The unusual thing about your home is that it is has aspects of being an investment but it’s also a place to live. While you can expect it to appreciate in value over a long period of time, to realize a return you also have to be willing to sell it or extract equity.
Most people fall somewhere in a continuum between two ways of thinking about their home, says Cynthia Holmes, a professor of real estate management at Ryerson University’s Ted Rogers School of Management. At one extreme, they may look dispassionately on it as something they would sell to maximize their return when the price is right. At the other extreme, they might be so attached to it that they wouldn’t sell or touch the equity under any circumstances. But the common view is “that there is equity sitting in the home that can be realized at some point,” Holmes says.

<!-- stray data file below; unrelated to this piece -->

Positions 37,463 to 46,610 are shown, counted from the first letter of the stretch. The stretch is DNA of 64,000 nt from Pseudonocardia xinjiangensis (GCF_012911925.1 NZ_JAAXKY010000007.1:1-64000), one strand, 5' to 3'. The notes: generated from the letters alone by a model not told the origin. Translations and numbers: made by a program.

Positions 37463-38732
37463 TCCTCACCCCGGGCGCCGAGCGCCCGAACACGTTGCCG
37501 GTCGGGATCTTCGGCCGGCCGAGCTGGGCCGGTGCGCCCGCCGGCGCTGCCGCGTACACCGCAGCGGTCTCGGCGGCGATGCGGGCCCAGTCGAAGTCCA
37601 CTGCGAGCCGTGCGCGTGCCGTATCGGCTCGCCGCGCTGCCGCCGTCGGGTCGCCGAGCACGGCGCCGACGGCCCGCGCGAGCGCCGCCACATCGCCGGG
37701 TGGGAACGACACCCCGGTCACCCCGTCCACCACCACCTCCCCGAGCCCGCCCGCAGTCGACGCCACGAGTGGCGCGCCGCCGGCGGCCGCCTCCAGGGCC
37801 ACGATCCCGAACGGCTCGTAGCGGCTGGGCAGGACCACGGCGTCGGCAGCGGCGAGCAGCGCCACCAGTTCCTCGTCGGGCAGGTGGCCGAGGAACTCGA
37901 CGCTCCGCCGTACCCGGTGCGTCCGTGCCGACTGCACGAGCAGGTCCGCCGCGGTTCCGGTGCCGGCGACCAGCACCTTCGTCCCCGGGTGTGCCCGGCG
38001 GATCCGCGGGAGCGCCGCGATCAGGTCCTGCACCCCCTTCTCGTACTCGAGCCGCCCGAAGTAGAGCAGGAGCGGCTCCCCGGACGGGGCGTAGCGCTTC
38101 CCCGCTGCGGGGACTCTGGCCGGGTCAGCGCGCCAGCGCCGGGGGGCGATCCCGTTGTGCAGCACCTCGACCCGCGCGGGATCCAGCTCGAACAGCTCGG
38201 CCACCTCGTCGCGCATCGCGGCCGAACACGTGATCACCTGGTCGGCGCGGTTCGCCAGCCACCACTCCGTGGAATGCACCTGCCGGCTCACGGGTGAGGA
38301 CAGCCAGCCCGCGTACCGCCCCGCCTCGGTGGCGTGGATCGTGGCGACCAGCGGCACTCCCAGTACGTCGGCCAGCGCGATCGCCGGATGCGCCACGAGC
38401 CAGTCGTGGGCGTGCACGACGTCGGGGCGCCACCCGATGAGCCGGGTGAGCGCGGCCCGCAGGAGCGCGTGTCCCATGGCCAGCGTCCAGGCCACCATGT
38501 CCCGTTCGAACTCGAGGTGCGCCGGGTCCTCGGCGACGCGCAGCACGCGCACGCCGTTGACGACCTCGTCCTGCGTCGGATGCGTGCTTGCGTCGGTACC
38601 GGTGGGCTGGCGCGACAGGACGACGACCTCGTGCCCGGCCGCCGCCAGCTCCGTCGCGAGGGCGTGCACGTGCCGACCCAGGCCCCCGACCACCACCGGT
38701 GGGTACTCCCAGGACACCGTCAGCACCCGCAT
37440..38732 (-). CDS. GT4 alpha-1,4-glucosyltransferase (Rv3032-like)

There are lots of options to realize value, she points out. Many people do that by downsizing and relocating. Others sell and often use the proceeds when it becomes time to move to a retirement home. But if you want to stay in your home, you can also extract equity using a reverse mortgage or Home Equity Line of Credit.
Housing has historically yielded around a 6% return on average over many years in many countries, says Holmes. But house price movements are difficult to predict and vary dramatically by location and even by neighbourhood, she adds. Investments in the stock market have historically enjoyed higher returns over long periods of time but also have experienced greater price volatility. Homes also carry costs for maintenance and property taxes that other investments don’t generally bear.
It’s a good idea to be diversified by having money in other assets besides housing. “Many families over invest in their family home when they consider their total wealth,” argues Holmes. So if you have done well in the housing market so far, that doesn’t necessarily mean it’s a good idea to move up to a larger house if you haven’t built up much in financial savings. “That might be the point where you decide now is a good time to diversify your portfolio by building up savings instead.”